The huge, roaring fire at 29th and Mission this afternoon was yet another conflagration in a neighborhood where big fires – and tenant displacement as a result – have become a plague.
This fire apparently started in the back on one of the buildings on the 3300 block of Mission, right next to Safeway. At least six residential and commercial buildings were destroyed, and that number could rise as water and smoke damage is evaluated.
Red Cross and Fire Department officials told us that at least 40 people were displaced by the fire. There are no reports of any injuries.
For those 40 or more people, the fire was a disaster – not only did many lose all of their possessions, they lost something almost irreplaceable: Affordable housing in San Francisco.
Melvin Gonzalez has been living in the Graywood Hotel at 3308 Mission for more than 22 years. He lives on SSI, and was paying $450 a month in rent.
This wasn’t the first time he’d heard fire alarms go off in the building. “The alarm went off, but the alarm had gone off before,” he said. “Those were mostly small fires.”
There are no $450 a month residential hotels or apartments left in the private market in San Francisco, not even close. SSI pays about $700 a month. The fire could force Gonzalez, and others, into homelessness.
If the building were merely damaged, the landlord could repair it – and the existing tenants would have the right to move back. But if the place has to be demolished – and it clearly will – then there’s no right of return, and a new residential building won’t be under rent control.
Maria Romero lived at 3316 Mission for 12 years. She was paying $1,200 a month rent for a place she shared with her son. She was on her way home from her job at a café in the Castro when she heard the alarms and saw the smoke. She, her son, and their dog escaped – but there are no $1,200 a month apartments left in San Francisco.
Genesis Manyari has lived above Cole Hardware for 12 years. She was paying $1,400 a month.
Stephanie Wilson, who had been homeless until a few months ago, was also living at the Graywood. She had to abandon her home with nothing but pajamas, sandals and a jacket, and had to leave her two kittens behind
Fire was massive. Flames shot out of the tops of the buildings while the Fire Department went to five alarms. More than 160 firefighters were on the scene, Jonathan Baxter, a spokesperson for the department, said.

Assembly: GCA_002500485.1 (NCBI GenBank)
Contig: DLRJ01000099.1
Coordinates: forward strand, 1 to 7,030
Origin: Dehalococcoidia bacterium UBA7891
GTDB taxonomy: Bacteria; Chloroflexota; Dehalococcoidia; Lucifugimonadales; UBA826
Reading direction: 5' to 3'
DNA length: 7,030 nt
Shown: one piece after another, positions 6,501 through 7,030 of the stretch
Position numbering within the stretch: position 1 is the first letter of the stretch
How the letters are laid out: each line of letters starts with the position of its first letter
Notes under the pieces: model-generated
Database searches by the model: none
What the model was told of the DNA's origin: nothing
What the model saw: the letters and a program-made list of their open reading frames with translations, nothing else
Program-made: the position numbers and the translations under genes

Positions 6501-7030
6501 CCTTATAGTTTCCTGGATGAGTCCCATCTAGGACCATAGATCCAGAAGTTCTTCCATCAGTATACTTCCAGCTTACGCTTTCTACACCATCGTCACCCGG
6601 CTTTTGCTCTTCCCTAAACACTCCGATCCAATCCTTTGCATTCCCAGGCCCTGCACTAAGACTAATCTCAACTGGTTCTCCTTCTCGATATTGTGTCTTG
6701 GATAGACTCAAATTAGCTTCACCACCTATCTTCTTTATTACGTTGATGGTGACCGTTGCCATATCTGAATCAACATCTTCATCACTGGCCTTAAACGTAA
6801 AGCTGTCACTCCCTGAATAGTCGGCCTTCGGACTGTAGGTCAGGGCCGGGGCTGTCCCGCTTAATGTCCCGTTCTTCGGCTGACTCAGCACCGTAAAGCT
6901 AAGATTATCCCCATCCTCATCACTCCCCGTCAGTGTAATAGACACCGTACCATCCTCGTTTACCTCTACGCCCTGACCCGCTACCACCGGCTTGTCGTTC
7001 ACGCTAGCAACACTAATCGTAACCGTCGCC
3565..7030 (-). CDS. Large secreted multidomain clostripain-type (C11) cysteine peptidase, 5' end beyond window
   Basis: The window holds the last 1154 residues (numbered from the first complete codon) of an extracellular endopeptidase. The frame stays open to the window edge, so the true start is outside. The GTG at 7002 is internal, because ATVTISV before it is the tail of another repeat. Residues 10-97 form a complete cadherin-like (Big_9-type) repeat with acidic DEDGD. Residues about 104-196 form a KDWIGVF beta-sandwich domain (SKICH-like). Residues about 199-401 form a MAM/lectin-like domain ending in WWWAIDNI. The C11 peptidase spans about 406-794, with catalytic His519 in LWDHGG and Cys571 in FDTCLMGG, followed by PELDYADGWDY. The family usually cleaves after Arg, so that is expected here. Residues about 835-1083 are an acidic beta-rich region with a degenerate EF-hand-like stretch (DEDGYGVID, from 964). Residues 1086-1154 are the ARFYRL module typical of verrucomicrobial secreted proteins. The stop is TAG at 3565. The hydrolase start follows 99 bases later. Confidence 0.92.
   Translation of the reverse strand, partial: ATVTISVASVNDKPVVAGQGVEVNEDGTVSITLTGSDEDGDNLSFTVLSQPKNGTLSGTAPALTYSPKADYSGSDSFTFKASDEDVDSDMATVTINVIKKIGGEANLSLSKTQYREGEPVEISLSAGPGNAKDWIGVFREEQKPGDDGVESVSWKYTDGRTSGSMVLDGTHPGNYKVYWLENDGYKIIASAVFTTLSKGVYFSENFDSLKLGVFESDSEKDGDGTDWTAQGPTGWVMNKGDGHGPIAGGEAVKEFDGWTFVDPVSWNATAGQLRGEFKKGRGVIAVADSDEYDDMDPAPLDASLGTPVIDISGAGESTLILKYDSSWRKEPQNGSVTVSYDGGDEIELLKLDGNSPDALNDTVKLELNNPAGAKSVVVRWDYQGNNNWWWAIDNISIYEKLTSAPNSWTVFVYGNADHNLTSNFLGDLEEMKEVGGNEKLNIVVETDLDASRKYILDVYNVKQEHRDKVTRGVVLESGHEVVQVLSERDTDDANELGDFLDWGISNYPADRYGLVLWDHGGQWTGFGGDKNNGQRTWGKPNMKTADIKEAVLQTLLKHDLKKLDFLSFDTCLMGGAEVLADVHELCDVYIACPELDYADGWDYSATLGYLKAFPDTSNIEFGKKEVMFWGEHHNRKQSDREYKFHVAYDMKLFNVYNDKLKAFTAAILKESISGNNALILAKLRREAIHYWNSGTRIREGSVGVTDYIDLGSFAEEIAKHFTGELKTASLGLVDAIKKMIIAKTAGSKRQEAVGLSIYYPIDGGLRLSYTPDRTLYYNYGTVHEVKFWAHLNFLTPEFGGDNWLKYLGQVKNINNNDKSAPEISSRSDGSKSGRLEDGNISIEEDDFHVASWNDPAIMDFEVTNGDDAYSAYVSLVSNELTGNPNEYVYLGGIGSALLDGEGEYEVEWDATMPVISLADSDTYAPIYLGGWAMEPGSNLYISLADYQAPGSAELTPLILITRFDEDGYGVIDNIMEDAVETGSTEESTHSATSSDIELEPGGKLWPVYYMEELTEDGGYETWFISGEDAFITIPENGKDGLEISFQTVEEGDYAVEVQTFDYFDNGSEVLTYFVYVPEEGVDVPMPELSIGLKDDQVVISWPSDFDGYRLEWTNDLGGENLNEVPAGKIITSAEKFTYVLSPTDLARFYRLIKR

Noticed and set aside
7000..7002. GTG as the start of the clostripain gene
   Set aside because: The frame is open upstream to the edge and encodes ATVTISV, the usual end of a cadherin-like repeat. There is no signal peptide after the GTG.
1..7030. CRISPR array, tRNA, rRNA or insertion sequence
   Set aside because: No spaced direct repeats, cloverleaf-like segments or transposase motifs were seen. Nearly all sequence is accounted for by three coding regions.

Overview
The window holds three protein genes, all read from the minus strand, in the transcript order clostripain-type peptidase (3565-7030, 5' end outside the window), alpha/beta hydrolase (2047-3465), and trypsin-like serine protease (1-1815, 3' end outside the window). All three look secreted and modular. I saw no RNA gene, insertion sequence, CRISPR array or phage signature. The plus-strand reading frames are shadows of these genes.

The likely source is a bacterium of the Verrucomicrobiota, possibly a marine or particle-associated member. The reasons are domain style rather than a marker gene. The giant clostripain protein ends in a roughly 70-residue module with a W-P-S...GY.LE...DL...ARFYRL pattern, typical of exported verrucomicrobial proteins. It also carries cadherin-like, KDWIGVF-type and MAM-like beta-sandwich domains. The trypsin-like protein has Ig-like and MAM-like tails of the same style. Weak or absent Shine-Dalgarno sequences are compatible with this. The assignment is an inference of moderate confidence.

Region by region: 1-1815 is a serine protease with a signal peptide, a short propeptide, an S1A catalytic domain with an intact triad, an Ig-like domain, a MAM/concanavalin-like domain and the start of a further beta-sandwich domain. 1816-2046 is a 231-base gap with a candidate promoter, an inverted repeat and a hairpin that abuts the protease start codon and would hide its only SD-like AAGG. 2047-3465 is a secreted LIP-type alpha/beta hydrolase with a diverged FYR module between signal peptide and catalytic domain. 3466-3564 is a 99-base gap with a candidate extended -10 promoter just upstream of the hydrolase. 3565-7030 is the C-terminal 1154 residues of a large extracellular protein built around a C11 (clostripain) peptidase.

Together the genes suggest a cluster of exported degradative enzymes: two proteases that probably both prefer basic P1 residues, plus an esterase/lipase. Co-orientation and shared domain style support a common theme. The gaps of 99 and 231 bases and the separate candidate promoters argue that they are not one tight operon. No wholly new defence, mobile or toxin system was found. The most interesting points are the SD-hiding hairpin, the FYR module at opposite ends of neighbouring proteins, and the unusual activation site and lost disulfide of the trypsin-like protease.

Mayor Ed Lee showed up and spoke to the fire chief, Joanne Hayes-White, then walked to the Safeway parking lot, where survivors were gathered. The Red Cross was collecting names and looking for a short-term shelter for the displaced.
Lee met with the Red Cross, and shook hands with few fire victims who approached him. He told reporters that the Red Cross and the city would be working to find temporary housing for the people who were displaced.
He said that he’s concerned about the rash of fires in the Mission, but argued that there’s no indication of anything nefarious going on.
Then he left – without ever addressing the larger group of displaced people who were standing around trying to figure out what had suddenly happened to their lives.
The mayor did not appear to have anyone with him who spoke Spanish. The police and the Red Cross didn’t either – Hillary Ronen, chief of staff to Sup. David Campos, translated for the emergency officials.
Sheila Chung Hagen, who also works for Campos, said that the supervisor was trying to get the city to increase the budget for rent subsidies that can help people displaced by fires find housing. Campos is also trying to get the city to buy the building that burned last year, at 22nd and Mission, and rebuild it as affordable housing – with the tenants who were displaced getting the right to move back in.
Two popular local restaurants, Playa Azul and El Taco Loco, were destroyed, and the neighborhood hardware store, Cole Hardware, had severe damage. The bar on the corner of Mission and 29th, the 3300 Club, which was one of the very few bars in the Mission that resisted gentrification during the tech boom, was at the very least damaged by smoke and water.
Joseph Williams, a resident of the Graywood Hotel at 3308 Mission St, saw the fire erupt. “I think I was the first to notice the fire, it was the wiring because when we opened the fuse box smoke started coming out. It was on fire. Flames coming out of the fuse box,” Williams said.
Williams along with his wife and child have been displaced again, they’ve been homeless before and is concerned that the buildings owner didn’t come to the scene “He’s not even here, it’s worrying you know. The mayor can come but he can’t? I have been homeless before, I can pay rent now I just don’t want to be back on the streets again. I pray that doesn’t happen you know,” he said.
Families affected by the fire have been moved to Salvation Army shelter at 1156 Valencia. They’ll be staying here until Monday, there has been no announcement on future plans for accommodation.
Families have asked for specific items, the Salvation Army also feels that a curated list of selective things is a better way for them to distribute goods to the families. The list of items required are listed here according to family numbers.